Read an Excerpt
How to Read This Book
One of the biggest challenges I faced when writing this book was explaining in words the precise details of how to make something, when in fact I don’t typically think about cooking in such a way. I wish you could just come over and I would show you! Words can often make easy tasks seem more difficult than they really are, and this book is far from advanced. Read through the recipe first, then go for it, referring to the recipe as necessary.
As I suggested above, you should trust your own intuition. I rarely offer measurements for salt and pepper because I feel everyone has their own preferences. I prefer less salt and tons of pepper, while Hugh likes the opposite, so I found it best to allow people to make that call on their own in most cases. You must taste as you go to figure this out. I would suggest finding a salt that you like and using it consistently. Different types of salt contain different minerals and have a different salinity, so a pinch of one is not always equal to a pinch of another. There are books dedicated to the art of using different salts, and this is not it. I use a fine-grain sea salt or pink salt in everyday cooking, and Maldon sea salt flakes for finishing dishes or sprinkling on top of some sweets.
Do you have the space (and the proper climate) to grow a lemon tree? You should plant one if you do. Fresh citrus juice adds a brightness to food that is unmatched by any vinegar. I consistently use Meyer lemons, which are sweeter and less acidic than standard lemons, because I have access to a tree. You can find Meyer lemons in markets in the winter and spring, but if you have your own tree you’ll have access to them for longer, plus you’ll save money in the long run. Am I starting off my book by suggesting you plant a tree? Why yes, yes I am. And an herb garden while you’re at it. You’ll thank me later.
We get the majority of our produce from a CSA program, which is basically a subscription to a farm. For our weekly payment we get a box of whatever happens to be in season. Because the box is limited to what is bountiful at that farm at that time, and often there are weeks when we get a lot of Swiss chard, I fill in the gaps at a farmers’ market or a grocery store that has a lot of organic options and a high turnover rate. This also gives me the chance to stock up on grains and flours from bulk bins, which tend to be more affordable than packaged goods. Your produce doesn’t have to be expensive, but you can usually tell by looking at it if it is “happy.” Is it firm, bright, and fragrant? Then it’s probably happy.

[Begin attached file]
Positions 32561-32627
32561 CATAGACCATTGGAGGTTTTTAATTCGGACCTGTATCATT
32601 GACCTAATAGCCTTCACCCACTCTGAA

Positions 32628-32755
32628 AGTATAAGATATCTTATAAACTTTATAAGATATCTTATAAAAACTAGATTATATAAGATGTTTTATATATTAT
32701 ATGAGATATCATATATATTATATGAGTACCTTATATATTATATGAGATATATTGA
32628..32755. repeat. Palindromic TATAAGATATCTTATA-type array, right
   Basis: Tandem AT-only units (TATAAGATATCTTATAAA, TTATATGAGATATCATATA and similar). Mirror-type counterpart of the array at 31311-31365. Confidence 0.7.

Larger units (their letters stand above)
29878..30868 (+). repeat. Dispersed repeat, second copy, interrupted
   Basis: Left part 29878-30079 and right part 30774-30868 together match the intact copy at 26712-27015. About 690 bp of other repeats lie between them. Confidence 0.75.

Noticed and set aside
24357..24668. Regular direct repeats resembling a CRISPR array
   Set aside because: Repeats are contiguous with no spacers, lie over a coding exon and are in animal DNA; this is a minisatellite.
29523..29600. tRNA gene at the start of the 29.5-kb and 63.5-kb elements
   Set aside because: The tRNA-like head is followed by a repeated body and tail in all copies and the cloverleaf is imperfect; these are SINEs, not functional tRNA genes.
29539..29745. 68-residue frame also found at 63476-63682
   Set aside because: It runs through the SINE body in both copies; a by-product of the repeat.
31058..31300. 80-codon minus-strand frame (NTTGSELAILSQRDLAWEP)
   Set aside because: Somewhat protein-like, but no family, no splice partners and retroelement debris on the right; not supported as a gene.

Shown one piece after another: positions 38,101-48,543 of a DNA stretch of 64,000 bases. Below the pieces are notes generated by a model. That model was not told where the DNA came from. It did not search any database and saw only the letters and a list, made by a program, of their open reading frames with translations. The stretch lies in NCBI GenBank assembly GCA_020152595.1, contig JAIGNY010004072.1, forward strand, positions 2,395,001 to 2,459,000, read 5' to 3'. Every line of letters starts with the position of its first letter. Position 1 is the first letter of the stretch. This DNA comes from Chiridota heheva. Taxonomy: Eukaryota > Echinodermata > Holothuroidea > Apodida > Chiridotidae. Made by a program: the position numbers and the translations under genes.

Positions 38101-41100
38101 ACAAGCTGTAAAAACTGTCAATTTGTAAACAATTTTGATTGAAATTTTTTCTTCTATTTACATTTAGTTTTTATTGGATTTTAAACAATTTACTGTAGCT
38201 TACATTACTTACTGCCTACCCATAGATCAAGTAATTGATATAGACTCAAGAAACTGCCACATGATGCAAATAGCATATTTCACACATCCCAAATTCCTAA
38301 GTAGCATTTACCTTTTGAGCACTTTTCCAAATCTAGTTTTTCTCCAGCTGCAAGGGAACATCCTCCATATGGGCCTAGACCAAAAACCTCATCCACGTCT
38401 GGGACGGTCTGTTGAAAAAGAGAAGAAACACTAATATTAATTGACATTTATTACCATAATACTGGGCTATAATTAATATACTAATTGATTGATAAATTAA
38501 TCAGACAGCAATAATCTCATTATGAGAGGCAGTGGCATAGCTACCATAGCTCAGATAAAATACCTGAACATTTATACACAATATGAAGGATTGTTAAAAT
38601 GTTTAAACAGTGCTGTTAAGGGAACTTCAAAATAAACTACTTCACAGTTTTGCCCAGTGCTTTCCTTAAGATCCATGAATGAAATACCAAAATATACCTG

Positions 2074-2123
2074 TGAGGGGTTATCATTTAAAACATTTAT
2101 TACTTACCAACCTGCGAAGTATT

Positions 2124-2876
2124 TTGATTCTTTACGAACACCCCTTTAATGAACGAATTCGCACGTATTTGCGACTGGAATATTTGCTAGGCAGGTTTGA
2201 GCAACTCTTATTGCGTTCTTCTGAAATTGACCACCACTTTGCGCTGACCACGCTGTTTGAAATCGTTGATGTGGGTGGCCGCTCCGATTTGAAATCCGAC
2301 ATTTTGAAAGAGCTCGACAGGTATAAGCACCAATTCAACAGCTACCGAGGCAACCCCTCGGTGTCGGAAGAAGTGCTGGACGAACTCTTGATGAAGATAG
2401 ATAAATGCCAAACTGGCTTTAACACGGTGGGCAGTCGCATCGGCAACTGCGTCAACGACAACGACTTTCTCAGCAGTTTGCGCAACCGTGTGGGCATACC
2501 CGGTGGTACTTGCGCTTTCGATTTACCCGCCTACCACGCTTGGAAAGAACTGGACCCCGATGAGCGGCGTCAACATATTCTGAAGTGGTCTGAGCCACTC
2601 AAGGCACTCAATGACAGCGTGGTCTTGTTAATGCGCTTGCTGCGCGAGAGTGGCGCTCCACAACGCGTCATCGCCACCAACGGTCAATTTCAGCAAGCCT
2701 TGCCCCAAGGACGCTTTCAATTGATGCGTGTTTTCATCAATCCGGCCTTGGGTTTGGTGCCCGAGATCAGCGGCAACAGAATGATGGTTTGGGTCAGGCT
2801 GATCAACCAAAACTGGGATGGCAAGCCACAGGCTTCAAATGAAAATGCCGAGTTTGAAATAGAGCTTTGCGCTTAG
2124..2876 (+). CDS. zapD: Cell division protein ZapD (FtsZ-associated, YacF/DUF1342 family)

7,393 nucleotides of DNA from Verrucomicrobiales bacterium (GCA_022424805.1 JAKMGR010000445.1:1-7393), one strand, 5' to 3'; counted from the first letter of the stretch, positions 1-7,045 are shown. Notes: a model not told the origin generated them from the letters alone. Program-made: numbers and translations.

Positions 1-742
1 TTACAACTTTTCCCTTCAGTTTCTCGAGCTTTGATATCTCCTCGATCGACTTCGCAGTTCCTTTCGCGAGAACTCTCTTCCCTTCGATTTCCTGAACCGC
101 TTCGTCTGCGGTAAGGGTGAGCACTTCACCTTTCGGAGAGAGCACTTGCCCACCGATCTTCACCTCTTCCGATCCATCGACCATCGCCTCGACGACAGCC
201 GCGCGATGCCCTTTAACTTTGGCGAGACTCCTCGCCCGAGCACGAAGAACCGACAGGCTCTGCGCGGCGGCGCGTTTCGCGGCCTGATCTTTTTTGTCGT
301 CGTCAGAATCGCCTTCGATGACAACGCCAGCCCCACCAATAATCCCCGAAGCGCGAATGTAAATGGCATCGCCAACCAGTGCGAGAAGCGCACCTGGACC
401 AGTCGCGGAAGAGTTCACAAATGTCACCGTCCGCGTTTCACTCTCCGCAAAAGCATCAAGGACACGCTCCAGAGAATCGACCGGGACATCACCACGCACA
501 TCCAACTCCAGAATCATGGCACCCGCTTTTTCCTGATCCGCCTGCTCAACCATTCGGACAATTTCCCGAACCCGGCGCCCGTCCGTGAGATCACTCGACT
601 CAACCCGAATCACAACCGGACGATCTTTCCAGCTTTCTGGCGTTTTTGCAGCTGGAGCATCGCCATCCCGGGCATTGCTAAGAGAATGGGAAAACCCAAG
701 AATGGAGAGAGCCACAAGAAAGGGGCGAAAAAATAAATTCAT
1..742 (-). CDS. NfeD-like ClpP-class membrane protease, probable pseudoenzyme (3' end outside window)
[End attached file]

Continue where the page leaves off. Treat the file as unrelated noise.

Where my food comes from and how it is grown is important to me. Even if you do not care about the politics of sustainable agriculture, the flavor of your food will be indescribably better when you cook food that is fresh and in season. Research what foods are in season in your area, and discover which markets sell them, and you will be certain to make good food because you started with good food.
There are a few terms in this book that are vague for good reason, but I respect that there are some cooks who like specifics. Here’s what I mean when you see the following:
Handful = short of 1/4 cup
Pinch = a bit less than 1/2 teaspoon
Heaping = a bit more than the measurement
Scant = just short of the measurement
This should be fun. Trust yourself. Find good company. Meyer lemons. Lots of herbs. Salt + pepper. Be well.
Turbinado sugar, for the rim
4 segments pink grapefruit, membrane removed (see page 54)
1/4 cup (2 ounces) freshly squeezed grapefruit juice
1 tablespoon (1/2 ounce) agave nectar, as needed
2 tablespoons (1 ounce) triple sec
1/4 cup (2 ounces) reposado tequila
Splash of coconut water
Pour a thin layer of the sugar onto a small plate. Rub a wedge of grapefruit around the rim of an old-fashioned-size glass, and roll the rim in the plate of sugar to coat. Set aside.
Put the grapefruit segments at the bottom of the prepared glass and fill it with ice. Add the grapefruit juice, agave nectar, triple sec, and tequila and give it a quick stir. Top the drink off with a generous splash of coconut water. Serve immediately.
You’ll have to use your discretion when making this recipe. I have tasted a few grapefruits whose juice is plenty sweet for this drink, but if yours is more tart, you’ll want to include the agave nectar. Squeezing citrus juice is pretty straightforward, but if you prefer, you can find fresh-squeezed grapefruit juice at well-stocked markets.
Coconut water, trendy beverage it is, doesn’t taste particularly like coconut nor is it very sweet, but it adds a nice subtle twist to the margarita. Here I give the measurements for making one margarita, but you can multiply the quantities as needed and mix everything in a pitcher.